Once you have some idea of the social environment – the history, politics, social structure, culture, etc. – it’s usually easier to come up with potential characters. If you’re still having trouble, start by listing all of the jobs that the people in your society will have to cover just so everybody has food, clothes, and shelter. Fishermen, farmers, stableboys, hunters, net menders, carpenters, boat builders, cooks, carters, coopers, brewers, sawyers, sailmakers, weavers, spinners, dyers, shoemakers, soapmakers… Then look at types of people who could be present, like dancers, jugglers, candlemakers, jewelers, various levels of nobility. Look at which possibilities you are drawn toward, and make up characters and plot from there.

Again, keep in mind what aspects of the setting you’re having the most fun making up. If you spend a glorious three weeks inventing a complicated system of patronage and training for artists of all types, you should probably look for a dancer or painter to be your main character, rather than a city guard or a fisherman. (Unless the fisherman wants to be a dancer…that could be fun…) And you won’t want a plot that revolves around assassinating the head of state, unless you’re writing John Wilkes Booth and Abraham Lincoln from the viewpoint of one of the other actors at Ford’s Theater.

Whether you think about setting as the physical environment or the social environment, the thing to remember is that people and places are imperfect. It’s never Eden or Utopia. Therefore, there will always be things that some of the people don’t like about any given place or society, even if it is just “all this perfect weather is boring.” And eventually, one of those dissatisfied people will do something to try to become more satisfied, which will have an impact on everybody else. Find those people, and you will have driver-characters who’ll work up into a plot. Find the environmental cracks in the setting, the things that can go wrong, and you will have a list of possible plot-points from which to generate characters.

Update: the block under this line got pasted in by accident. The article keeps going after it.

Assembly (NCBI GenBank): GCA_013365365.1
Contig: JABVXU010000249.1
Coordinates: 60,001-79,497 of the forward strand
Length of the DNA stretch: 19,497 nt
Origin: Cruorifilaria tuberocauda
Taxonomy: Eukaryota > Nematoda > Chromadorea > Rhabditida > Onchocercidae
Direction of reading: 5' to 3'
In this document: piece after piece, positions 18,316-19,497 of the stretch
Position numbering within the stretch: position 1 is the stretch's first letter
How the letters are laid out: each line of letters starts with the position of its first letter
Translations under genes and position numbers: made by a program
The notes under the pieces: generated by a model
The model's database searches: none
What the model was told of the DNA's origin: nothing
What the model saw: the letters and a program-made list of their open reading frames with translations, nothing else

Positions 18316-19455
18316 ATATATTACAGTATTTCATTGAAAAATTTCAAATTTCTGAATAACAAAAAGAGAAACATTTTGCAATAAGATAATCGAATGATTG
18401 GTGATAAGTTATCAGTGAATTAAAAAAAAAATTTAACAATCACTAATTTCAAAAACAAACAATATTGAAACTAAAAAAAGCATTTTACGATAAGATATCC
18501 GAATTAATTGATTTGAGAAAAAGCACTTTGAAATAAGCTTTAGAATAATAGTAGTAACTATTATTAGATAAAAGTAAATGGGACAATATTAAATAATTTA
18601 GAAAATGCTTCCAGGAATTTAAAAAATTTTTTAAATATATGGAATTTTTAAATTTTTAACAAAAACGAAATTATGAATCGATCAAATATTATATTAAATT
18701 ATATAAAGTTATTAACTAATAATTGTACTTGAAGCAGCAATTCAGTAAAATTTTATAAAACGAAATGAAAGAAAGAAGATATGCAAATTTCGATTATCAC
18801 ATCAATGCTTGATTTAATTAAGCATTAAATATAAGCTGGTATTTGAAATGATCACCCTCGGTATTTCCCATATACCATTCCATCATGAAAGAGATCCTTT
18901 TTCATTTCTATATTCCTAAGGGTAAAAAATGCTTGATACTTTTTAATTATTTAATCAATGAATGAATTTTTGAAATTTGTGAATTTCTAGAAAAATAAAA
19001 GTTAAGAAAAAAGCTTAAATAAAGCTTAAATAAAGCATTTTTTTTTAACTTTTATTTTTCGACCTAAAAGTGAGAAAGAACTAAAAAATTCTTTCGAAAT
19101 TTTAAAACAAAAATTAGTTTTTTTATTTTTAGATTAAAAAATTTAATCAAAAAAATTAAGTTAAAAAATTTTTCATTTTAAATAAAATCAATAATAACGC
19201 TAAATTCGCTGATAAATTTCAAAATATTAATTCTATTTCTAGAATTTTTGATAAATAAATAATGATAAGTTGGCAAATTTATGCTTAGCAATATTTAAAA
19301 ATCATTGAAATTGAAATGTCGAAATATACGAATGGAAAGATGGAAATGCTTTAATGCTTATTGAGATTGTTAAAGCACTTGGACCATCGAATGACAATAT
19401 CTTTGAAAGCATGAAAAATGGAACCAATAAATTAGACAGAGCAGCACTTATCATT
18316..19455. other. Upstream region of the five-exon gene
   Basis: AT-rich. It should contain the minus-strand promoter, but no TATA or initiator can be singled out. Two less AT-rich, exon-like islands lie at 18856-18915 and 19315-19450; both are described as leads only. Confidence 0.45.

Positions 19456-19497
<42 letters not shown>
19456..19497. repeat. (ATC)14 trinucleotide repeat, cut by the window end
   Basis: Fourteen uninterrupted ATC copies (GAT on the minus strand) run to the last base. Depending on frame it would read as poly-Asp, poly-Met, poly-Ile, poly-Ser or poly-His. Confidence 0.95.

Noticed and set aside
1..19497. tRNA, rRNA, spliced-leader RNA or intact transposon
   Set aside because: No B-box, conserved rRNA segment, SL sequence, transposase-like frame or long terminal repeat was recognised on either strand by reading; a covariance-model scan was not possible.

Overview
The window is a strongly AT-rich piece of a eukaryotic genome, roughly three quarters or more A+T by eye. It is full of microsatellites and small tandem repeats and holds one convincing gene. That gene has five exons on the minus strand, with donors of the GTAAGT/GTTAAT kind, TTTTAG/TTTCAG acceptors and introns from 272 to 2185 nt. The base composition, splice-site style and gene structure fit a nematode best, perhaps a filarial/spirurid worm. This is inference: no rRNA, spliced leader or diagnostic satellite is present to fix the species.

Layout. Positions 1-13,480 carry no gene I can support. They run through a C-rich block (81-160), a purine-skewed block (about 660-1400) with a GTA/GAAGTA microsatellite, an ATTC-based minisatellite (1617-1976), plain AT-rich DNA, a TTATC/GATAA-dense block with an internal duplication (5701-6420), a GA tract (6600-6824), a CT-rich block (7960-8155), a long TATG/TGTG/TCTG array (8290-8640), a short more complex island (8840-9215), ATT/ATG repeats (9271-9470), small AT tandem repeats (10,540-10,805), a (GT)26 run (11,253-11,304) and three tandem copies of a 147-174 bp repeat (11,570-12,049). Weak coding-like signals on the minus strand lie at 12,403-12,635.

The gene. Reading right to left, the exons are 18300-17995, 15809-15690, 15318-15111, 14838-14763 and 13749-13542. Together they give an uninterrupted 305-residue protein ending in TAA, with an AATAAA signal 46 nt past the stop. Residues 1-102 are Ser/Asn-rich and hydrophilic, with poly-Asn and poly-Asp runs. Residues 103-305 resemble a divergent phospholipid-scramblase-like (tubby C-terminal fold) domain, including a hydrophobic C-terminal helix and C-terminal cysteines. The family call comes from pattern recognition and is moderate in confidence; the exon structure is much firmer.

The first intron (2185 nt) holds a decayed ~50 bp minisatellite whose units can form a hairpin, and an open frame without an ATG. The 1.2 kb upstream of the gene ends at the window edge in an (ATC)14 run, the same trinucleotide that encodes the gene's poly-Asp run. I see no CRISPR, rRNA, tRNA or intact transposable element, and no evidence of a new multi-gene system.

Next up is putting it all together, which I’m hoping to do in a couple of parts because it’s a little different when you’re doing story development before you start writing versus during or after.

  1. Presumably this is the required approach if you’re writing for an established shared-world collection, or a media tie-in series: the only thing you may know about the story up front is that it has to fit into that particular setting. There may well be existing background material that answers some of the questions; the gaps and undefined elements in that can be a great starting point.

    When I’m doing this for RPGs – which obviously differs a great deal from prose fiction writing, but I think has much of the scaffolding in common – I try to ask myself “is this a story that could only be told here”. Macbeth in space is still Macbeth, and it’s already been told better than I ever could. Human nature is reasonably universal. But a plot which relies for some of its effects on light-speed delays in communication, or on mind-control of a particular sort, is more tightly tied to that specific world, which goes some way to justify the world’s strangenesses.

  2. When I start with a setting (very rare for me–I usually start with characters) I usually find a plot inbuilt. I think that’s because of what you said: certain settings suggest certain problems, or complications, and it usually builds from there.

  3. Hello *waves* I’m new here. Thank you for all the time, effort, and research you put into your books and this blog. Best wishes on your current project.